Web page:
The process of pouring a liquid from one container into another in order to allow the liquid to breathe (areate) and to separate any unwanted deposits (sediment) so that it remains in the original container. Older red wines are often decanted to remove the sediment often existing in wine, but white wines usually have no deposits so decanting is not necessary. The container into which the wine is poured is called a decanter.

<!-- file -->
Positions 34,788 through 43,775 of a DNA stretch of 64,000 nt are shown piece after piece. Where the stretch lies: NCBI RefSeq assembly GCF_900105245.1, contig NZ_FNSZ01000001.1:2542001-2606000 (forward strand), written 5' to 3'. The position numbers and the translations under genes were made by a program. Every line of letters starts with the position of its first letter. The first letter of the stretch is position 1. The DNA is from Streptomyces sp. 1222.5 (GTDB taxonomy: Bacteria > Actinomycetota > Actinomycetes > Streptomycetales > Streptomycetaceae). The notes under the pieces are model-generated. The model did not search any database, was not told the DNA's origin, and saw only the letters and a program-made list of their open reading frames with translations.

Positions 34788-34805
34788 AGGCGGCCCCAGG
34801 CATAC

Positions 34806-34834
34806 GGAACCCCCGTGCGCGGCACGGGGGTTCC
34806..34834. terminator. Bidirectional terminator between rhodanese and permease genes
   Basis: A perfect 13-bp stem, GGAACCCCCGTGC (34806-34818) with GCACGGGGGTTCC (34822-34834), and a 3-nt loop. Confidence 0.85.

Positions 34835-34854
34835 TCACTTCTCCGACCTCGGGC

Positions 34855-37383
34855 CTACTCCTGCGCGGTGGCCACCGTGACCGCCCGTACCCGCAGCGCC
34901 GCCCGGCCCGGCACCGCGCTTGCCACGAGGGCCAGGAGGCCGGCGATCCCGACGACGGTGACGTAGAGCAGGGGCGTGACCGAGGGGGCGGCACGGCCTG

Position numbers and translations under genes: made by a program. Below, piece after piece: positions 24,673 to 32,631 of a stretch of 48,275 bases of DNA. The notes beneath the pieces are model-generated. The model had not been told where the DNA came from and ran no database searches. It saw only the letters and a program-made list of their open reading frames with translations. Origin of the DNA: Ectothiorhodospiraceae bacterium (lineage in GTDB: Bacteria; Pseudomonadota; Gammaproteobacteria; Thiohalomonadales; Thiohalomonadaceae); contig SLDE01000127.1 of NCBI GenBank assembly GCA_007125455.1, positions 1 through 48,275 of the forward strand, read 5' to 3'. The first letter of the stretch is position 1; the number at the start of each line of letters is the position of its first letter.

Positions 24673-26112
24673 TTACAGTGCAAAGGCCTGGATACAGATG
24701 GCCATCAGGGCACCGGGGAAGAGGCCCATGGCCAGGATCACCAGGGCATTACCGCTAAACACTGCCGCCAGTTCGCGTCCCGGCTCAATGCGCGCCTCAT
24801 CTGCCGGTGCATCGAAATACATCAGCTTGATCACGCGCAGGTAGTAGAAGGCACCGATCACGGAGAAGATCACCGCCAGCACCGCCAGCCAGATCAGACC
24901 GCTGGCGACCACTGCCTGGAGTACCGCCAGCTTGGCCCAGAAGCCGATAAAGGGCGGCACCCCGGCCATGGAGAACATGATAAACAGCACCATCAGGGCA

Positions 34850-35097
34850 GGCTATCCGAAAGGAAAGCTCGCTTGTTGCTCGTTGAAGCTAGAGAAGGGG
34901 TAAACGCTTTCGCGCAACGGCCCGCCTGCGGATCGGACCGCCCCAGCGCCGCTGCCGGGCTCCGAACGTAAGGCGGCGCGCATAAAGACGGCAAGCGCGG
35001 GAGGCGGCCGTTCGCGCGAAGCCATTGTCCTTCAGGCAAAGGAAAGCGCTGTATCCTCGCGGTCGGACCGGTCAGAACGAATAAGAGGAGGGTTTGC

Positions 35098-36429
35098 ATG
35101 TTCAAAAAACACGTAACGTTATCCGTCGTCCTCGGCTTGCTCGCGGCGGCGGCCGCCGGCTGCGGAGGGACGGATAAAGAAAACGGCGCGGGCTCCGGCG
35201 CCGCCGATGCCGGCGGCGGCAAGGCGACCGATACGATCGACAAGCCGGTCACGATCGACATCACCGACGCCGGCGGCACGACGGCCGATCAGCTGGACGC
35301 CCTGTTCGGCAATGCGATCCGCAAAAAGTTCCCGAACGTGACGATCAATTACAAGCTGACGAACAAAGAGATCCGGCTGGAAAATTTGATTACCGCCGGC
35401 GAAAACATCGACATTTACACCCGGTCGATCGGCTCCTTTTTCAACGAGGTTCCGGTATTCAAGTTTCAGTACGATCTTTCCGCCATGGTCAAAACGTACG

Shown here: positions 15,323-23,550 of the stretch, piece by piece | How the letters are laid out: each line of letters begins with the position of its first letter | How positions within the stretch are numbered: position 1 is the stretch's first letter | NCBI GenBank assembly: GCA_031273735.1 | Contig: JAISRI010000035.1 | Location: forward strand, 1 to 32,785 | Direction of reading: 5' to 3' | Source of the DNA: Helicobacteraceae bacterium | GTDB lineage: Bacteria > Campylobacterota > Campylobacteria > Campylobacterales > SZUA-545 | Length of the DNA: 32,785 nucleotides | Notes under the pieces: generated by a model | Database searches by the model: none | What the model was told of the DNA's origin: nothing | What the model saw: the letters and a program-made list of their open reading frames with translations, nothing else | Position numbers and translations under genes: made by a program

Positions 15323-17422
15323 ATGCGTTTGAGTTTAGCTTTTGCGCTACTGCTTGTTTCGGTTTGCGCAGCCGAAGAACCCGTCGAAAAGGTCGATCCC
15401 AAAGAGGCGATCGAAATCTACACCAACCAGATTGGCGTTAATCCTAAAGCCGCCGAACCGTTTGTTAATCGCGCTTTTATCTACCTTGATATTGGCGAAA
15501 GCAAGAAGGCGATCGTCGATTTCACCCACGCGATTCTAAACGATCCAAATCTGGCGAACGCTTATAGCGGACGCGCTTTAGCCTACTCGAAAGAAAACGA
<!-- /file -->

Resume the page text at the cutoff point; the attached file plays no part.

The process of decanting is generally belived to be a process that allows a wine to breath, so that it softens younger wines such as reds with higher levels of tannins. This is felt to make the wine more supple and pleasing to the taste as it removes some of the hardness of the wine. The flavor of red or white wines may tend to be dry and bitter tasting (higher levels of tannins) or tart and harsh tasting (more acidic) so that the wine may need to be softened, which is thought to occur by decanting. Similarly, it is believed that decanting will improve the bouquet (aroma)of the wine making it more complex as the fruit aroma is emitted and easily detected. There are a number of individuals who feel that decanting will not improve the flavor and will only serve to flatten and reduce the quality of the fresh fruity flavors so often sought in a good wine. It is generally agreed that there is little or no value to decanting lower quality wines, younger white wines, rosé wines, or blush wines.

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